Depressed Mode - Ghosts of Devotion
Firebox Records
Funeral Gothic Doom
9 songs (51'18")
Release year: 2007
Firebox Records
Reviewed by Alex

Depressed Mode should be the title to the story of my life, but a young Finnish band has already coined the phrase for their moniker. The name like this and calling Firebox home can only mean one thing – we are in for some form of doom. Traveling between various doom planes Ossy Salonen & Co. refuse to settle on specifics with Ghosts of Devotion. And why should they, if sadness, grief and depression can be expressed in so many ways. Funeral, gothic and even blackened shades of doom are represented on this debut album.

Probably because the band started as Ossy Salonen’s solo project he is dominating the sound, with his vocals, keyboards, synthesizers and piano. As if helping to widen the range of Depressed Mode, synthesizers can be icy cold, bringing on the end of the world (Alone), lay down a classical funeral melody (Words of Silence) or be replaced by electric piano, clean as rain droplets in some remote desolate northern location (The Sun is Dead). The ivories play a lot of riffs on Ghosts of Devotion, and very often the individual song’s success is very much predicated on how the synths convey the main riff. The reliance and prominence of keyboards is something that sets Depressed Mode apart from the peers, but, at the same time, paradoxically, puts it in a box. Guitars are often relegated to a supporting role, growling somewhere in the background, or simply slamming down steady chords.

If Words of Silence and the title track proceed in super slow funeral motion, in complete and utter resignation with fate, Fallen Angel and Cold allow the gothic to creep in. Fittingly, on Fallen Angel Ossy completely backs away vocally and lets Natalie Koskinen (Shape of Despair) do the singing, Theatre of Tragedy Liv Kristine style. Just about everywhere else Ossy governs with his bottom-of-the-barrel gravely voice, which sometimes switches to a hiss (Alone), which in combination with those frigid synths do create a blackened doom impression. Clean singing is not much into Ossy’s repertoire, but some openings (The Sun Is Dead), as well as scarce duets with Natalie (So Long), do exist. Interestingly, she recorded her vocals locked into a closet. As angelic as she sounds I take it she is not prone to claustrophobia.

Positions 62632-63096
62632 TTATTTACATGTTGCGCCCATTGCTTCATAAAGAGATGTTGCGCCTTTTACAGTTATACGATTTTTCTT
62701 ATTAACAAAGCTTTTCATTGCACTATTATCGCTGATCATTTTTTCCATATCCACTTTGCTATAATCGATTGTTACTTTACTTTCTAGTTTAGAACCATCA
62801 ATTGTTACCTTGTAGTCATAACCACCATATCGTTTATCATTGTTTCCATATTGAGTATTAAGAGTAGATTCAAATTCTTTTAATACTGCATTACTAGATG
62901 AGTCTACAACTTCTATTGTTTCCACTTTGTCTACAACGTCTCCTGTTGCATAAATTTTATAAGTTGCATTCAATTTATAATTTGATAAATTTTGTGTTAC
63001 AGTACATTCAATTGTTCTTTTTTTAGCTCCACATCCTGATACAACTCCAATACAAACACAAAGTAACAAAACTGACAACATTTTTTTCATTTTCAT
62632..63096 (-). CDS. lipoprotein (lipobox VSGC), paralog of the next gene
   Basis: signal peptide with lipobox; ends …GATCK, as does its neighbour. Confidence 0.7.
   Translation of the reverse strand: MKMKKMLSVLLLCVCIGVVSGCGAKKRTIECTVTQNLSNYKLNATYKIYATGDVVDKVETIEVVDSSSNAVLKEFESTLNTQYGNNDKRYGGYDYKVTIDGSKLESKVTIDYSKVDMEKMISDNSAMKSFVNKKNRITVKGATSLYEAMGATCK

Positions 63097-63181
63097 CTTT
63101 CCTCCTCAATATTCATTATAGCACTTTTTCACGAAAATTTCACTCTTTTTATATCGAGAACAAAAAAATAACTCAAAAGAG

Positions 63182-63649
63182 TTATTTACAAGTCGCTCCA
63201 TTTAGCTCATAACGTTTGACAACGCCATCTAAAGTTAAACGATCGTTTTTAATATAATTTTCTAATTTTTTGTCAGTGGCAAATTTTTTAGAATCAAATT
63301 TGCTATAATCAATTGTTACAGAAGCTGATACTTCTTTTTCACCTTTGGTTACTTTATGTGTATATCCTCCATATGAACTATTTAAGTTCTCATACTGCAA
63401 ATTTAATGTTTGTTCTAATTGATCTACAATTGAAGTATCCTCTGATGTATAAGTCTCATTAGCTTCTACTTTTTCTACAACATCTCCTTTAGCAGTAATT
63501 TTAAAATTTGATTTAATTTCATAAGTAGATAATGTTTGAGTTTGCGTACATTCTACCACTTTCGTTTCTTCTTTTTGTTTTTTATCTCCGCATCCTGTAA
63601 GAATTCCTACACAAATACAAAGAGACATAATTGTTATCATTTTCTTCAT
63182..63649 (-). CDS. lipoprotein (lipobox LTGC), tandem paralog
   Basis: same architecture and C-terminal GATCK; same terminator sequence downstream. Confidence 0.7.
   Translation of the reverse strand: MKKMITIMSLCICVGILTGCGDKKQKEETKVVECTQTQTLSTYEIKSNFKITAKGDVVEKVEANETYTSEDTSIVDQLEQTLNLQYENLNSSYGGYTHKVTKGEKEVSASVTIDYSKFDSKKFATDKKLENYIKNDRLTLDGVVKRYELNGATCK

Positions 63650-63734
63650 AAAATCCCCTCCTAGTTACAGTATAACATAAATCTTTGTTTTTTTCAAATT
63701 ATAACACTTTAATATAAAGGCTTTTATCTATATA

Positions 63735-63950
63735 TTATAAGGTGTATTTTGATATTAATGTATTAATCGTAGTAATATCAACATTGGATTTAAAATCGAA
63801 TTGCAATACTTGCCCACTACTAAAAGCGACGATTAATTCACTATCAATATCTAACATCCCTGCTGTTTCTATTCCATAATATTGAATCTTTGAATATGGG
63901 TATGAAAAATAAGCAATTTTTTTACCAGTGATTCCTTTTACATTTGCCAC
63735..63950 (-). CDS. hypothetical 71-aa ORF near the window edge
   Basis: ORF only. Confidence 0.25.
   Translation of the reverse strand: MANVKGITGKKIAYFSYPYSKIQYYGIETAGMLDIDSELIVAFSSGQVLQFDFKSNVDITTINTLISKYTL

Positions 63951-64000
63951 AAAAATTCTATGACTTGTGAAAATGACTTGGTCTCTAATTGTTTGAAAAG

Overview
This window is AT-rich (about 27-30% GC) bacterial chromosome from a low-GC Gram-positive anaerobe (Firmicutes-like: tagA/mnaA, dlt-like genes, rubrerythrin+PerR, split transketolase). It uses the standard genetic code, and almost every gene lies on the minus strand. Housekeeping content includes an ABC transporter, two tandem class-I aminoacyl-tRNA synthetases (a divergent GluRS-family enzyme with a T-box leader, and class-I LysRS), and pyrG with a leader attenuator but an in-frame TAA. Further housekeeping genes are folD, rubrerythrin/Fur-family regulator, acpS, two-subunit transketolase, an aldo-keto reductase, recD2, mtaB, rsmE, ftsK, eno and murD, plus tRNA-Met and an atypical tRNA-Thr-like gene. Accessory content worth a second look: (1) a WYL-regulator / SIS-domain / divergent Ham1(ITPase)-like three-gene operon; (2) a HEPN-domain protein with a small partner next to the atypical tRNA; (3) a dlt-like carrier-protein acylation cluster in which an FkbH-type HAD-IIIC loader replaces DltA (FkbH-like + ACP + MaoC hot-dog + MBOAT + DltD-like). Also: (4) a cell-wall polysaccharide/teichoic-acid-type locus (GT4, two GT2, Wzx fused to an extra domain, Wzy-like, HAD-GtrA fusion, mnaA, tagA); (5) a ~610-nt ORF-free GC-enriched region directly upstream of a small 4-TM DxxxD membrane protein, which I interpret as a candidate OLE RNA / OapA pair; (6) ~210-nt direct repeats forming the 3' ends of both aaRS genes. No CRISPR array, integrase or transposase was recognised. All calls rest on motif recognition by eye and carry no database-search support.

Trying not to be constrained with paradigms of the genre, Depressed Mode does fall and stumble through all of its traps. Some songs, like Suffer in Darkness, fail to grab entirely, and if you are not a fan of keyboards in your metal, the band will not be to your liking. Yet, there are moments of brilliance here as well. After the mud and despair of the title track cello brings it to a bittersweet tragic end. Words of Silence has that riff which makes you think about coffin shopping. My personal favorite is the closer Cold, opening up with a beautiful instrumental piano/cello duet almost Lacrimosa style. The lush flow and richness are translated into the heavy part of the song, where piano touches the listener gently while the guitars crush mercilessly. Interesting ¾ waltz rhythms, and overall flow of melody do remind me of Yearning’s first album With Tragedies Adorned, and that only means that Depressed Mode may surprise us in the future.

Killing Songs :
Words of Silence, Cold
Alex quoted 66 / 100
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